Resilience (HBR Emotional Intelligence Series) Review for #careerlions
The Harvard Business Review just released a new series on emotional intelligence. It offers proven research on the way emotions impact our work lives, dealing with difficult situations and people, and the meaning of tending to our emotional well-being in the workplace. The series contains the books Happiness, Resilience, Mindfulness and Empathy. This particular review is on their new book Resilience. It is a collection of articles written by Daniel Goleman, Jeffrey A. Sonnenfeld, and Shawn Achor among others. The main topics this book deals with are the key traits to end up stronger after challenges, to train your brain how to handle daily life stress, and approaches to reboot your career. The book contains some fantastic material for #careerlions. Continue reading if you would like to hear my thoughts on the book and a short overview of what I learned from this book.
Articles in the book
Just to give you an overview of the articles this book contains:
- “How Resilience Works” by Diane Coutu
- “Resilience for the Rest of Us” by Daniel Goleman
- “How to Evaluate, Manage, and Strengthen Your Resilience” by David Kopans
- “Find the Coaching in Criticism” by Sheila Heen and Douglas Stone
- “Firing Back: How Great Leaders Rebound After Career Disasters” by Jeffrey A. Sonnenfeld and Andrew J. Ward
- “Resilience Is About How You Recharge, Not How You Endure” by Shawn Achor and Michelle Gielan.
What exactly is resilience?
So, what exactly is this resilience that they are talking about it in this book? Resilient people have the following three traits:
- An acceptance of reality, which means that they are not necessarily optimistic.
- A strong belief that life is meaningful, which translates into constructing lessons from terrible times rather than seeing themselves as a victim.
- Have the ability to improvise, which doesn’t mean that there are no systems in place. Having systems and regulations will actually make you more resilient in times of crises.
Another take on resilience in this book is “trying really hard, then stopping, recovering, and then trying again”.
How can you become more resilient?
Resilience luckily is something that can be learned. The best ways to increase your resilience are by talking to yourself and by retraining your brain.
- Everyone has a level of left and right activity in the brain that is predictive of our daily mood range. Tilted to the right, you will be more upset. When it is tilted more to the left, you will be able to recover from all kinds of distress. By practicing mindfulness through breathing exercises, you will be able to achieve a tilt more to the left. Thus recovering more quickly from any type of distress. It means that you are training your brain to register everything that happens without reacting to it.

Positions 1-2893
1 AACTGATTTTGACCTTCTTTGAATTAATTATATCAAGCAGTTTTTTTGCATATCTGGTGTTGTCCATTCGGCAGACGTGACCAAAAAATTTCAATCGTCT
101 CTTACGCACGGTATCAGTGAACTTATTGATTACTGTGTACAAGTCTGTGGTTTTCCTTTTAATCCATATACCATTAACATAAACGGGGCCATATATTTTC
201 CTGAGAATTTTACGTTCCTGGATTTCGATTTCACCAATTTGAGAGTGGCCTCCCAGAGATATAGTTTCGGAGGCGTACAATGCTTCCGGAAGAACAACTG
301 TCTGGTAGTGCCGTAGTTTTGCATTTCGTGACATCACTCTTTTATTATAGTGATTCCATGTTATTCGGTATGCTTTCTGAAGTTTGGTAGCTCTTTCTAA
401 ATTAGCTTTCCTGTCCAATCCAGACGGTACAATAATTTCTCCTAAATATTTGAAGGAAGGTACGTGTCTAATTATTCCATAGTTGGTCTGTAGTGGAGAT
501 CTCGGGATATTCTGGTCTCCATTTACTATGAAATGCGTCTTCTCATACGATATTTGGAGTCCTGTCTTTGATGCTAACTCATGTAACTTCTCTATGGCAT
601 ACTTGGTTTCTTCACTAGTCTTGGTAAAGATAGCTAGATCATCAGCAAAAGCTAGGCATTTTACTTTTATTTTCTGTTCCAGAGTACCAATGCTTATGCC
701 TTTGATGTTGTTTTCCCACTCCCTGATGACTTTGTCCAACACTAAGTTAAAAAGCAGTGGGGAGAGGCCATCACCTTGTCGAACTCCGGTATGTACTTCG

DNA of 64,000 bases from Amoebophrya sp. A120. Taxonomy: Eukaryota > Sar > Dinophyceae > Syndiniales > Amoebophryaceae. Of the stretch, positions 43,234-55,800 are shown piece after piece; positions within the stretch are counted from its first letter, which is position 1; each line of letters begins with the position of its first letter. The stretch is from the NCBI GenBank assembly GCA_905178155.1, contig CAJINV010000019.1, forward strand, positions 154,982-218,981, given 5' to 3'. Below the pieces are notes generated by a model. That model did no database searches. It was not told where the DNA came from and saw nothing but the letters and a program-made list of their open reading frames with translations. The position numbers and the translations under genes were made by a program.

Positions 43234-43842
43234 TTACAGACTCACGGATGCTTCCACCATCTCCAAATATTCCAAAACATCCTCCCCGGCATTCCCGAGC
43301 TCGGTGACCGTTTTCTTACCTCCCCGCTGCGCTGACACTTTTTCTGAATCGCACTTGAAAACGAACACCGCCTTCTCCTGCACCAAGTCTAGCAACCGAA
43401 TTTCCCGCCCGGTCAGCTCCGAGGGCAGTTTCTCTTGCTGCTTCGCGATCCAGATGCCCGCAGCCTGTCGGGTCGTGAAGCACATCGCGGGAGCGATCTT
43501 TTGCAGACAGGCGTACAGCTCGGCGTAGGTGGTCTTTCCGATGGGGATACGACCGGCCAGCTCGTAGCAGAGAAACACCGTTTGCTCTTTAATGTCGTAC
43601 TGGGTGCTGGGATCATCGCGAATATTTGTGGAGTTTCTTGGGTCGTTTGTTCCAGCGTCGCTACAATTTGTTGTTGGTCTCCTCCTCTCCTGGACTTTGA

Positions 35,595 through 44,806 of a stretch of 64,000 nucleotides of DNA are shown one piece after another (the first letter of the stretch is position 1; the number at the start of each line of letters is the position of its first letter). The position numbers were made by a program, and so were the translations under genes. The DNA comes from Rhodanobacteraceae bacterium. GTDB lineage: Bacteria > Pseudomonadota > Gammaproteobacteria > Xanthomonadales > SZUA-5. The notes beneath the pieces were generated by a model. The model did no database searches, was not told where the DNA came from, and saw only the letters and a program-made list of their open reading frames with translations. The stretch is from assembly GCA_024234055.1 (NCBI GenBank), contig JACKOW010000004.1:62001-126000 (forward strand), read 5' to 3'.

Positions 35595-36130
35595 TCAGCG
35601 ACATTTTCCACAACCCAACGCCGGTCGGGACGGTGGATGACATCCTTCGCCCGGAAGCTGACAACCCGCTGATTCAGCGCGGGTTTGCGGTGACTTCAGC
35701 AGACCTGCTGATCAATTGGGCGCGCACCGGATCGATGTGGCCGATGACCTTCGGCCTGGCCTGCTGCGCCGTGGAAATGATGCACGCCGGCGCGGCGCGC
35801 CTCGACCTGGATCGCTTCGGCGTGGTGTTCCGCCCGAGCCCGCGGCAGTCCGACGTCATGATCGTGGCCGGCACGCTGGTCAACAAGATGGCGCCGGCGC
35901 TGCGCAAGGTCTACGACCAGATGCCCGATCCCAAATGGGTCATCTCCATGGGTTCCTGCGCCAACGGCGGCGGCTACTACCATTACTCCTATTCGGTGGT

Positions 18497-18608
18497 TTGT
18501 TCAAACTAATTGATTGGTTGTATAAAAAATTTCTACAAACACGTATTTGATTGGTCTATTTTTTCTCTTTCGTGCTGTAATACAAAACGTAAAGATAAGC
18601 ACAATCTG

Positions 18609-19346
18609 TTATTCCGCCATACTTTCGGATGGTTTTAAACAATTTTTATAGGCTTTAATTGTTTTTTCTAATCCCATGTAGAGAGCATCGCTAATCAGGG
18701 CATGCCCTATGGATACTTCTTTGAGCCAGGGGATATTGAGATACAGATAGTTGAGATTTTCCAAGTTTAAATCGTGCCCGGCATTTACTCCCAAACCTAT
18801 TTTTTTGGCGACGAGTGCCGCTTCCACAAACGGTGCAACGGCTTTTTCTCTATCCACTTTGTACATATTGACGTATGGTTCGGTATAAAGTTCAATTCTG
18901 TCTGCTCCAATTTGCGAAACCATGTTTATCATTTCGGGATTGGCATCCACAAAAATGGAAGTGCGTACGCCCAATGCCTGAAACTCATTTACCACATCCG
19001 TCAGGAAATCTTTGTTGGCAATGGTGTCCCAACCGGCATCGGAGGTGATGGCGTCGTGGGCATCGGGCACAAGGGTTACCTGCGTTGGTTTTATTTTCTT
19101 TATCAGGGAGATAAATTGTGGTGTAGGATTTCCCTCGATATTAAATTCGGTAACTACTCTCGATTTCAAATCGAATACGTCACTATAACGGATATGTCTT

- By being more positive to yourself, you will encourage others to do the same.
- Be able to handle feedback properly (read the #careerlion article on this here, if you haven’t already).
- Build in recovery periods. A tough approach most of us take is not the way to go. Working too much and being exhausted as a result is the opposite of resilience. Here, recovery periods don’t just imply stopping as your brain may still be busy with that one email or your busy day at work the next. You need to have both internal and external recovery build in. Internal recovery means having short breaks in between work. External recovery refers to activities during your off-time. These activities should be non-work related. For instance, talking with your friends, exercising, watching Netflix, journaling and most importantly sleeping.
Do I recommend this book?
YES! It is a short read, but contains a fantastic overview of all you would want to know on resilience. The articles provide a lot of knowledge based on research, written in such a way that it is easily applicable in your own #careerlion life. They are also filled with many inspiring examples, just like we are used to from the Harvard Business Review. While the book doesn’t come cheap in comparison to its size, I think the saying “great things come in small packages” is definitely applicable here.
Personally, I would say that I definitely have the potential to be resilient. Enough has happened for me to prove that I have some level of resilience. However, I do tend to get upset over smaller things and can have a hard time accepting the reality that I see. Again, the solution seems to be that I have to really start meditative practices. So that will be another goal of mine this year. While I build in more recovery time now, I never really thought about the activities consciously. I will have to take recovery time more seriously, building in some breaks for my brain.
My favorite articles in this book are therefore the Resilience for the Rest of Us one by Goleman and Resilience Is About How You Recharge, Not How You Endure by Achor and Gielan. I am a huge fan of Goleman’s books, which include Working with Emotional Intelligence. His article focuses on the part on how brain training can make us more resilient. He doesn’t make resilient people out to be a special breed, but really gives us the tools to work on ourselves. Basically, handing us the method to engineer ourselves to be resilient by means of meditation. Achor and Gielan are the ones giving insight into the what recovery periods mean for your resilience and the recovery your brain needs to achieve this.
Are you ready to order this new book? Did you ever think about working on your resilience? Please do share your thoughts in the comment below.